Professor Gordon Smith has co-authored an article on “Fiduciary Discretion” that addresses, for example, the gaps in contracts in which fiduciary duties apply. The good professor has a post about it that includes the following introduction to the article:

Discretion is an important feature of all contractual relationships. In this Article, we rely on incomplete contract theory to motivate our study of discretion, with particular attention to fiduciary relationships. We make two contributions to the substantial literature on fiduciary law. First, we describe the role of fiduciary law as “boundary enforcement,” and we urge courts to honor the appropriate exercise of discretion by fiduciaries, even when the beneficiary or the judge might perceive a preferable action after the fact. Second, we answer the question, how should a court define the boundaries of fiduciary discretion? We observe that courts often define these boundaries by reference to industry customs and social norms. We also defend this as the most sensible and coherent approach to boundary enforcement.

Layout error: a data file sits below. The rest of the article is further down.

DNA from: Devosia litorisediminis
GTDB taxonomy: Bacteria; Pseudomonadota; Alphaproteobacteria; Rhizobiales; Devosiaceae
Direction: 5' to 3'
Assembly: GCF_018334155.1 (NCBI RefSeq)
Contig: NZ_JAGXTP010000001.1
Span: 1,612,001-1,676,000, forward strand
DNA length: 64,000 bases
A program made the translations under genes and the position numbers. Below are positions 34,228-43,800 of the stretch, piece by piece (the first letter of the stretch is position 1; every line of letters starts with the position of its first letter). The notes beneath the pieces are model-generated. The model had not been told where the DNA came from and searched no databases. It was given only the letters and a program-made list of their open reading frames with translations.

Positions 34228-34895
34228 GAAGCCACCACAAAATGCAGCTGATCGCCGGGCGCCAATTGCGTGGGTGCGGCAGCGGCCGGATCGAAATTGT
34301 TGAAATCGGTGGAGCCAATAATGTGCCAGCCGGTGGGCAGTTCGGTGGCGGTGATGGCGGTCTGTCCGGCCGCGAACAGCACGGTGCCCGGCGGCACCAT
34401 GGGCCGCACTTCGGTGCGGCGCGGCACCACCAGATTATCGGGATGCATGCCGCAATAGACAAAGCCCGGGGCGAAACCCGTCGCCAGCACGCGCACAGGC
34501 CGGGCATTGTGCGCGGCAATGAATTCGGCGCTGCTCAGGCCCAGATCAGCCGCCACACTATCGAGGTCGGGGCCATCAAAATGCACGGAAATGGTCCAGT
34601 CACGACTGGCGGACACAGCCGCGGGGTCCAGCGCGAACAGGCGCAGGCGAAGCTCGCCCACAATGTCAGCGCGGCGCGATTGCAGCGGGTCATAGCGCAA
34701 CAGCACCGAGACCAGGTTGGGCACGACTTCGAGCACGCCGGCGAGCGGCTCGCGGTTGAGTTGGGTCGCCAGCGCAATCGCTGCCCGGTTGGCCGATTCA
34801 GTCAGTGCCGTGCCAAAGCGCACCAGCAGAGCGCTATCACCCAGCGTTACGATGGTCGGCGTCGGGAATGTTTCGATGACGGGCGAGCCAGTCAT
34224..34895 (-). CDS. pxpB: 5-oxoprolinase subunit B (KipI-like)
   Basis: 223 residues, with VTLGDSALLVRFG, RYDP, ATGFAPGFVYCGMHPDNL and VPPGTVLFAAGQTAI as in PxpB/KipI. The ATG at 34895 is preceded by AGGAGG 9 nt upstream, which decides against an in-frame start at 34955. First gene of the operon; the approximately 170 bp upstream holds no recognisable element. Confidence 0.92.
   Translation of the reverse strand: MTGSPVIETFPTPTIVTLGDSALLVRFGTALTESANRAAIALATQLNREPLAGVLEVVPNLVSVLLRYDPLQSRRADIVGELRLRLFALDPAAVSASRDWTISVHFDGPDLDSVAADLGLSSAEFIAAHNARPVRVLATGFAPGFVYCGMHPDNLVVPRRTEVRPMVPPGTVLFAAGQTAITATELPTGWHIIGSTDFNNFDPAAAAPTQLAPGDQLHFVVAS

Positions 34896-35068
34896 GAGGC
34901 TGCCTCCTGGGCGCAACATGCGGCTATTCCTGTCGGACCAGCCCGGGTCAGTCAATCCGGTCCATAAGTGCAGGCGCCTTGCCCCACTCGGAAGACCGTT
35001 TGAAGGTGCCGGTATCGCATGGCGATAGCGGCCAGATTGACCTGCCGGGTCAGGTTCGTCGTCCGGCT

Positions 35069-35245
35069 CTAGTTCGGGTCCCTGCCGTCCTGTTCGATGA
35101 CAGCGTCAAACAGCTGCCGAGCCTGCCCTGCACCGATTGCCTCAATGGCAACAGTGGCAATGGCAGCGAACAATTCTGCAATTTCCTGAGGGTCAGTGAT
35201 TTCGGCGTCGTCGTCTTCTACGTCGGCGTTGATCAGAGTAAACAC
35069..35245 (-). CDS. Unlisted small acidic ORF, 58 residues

This is practical scholarship that has practical applicability especially for agreements governing alternative entities in which fiduciary duties apply by default unless expressly waived. The formal citation for the article is: D. Gordon Smith & Jordan C. Lee, Fiduciary Discretion, 75 Ohio St. L. J. 609 (2014)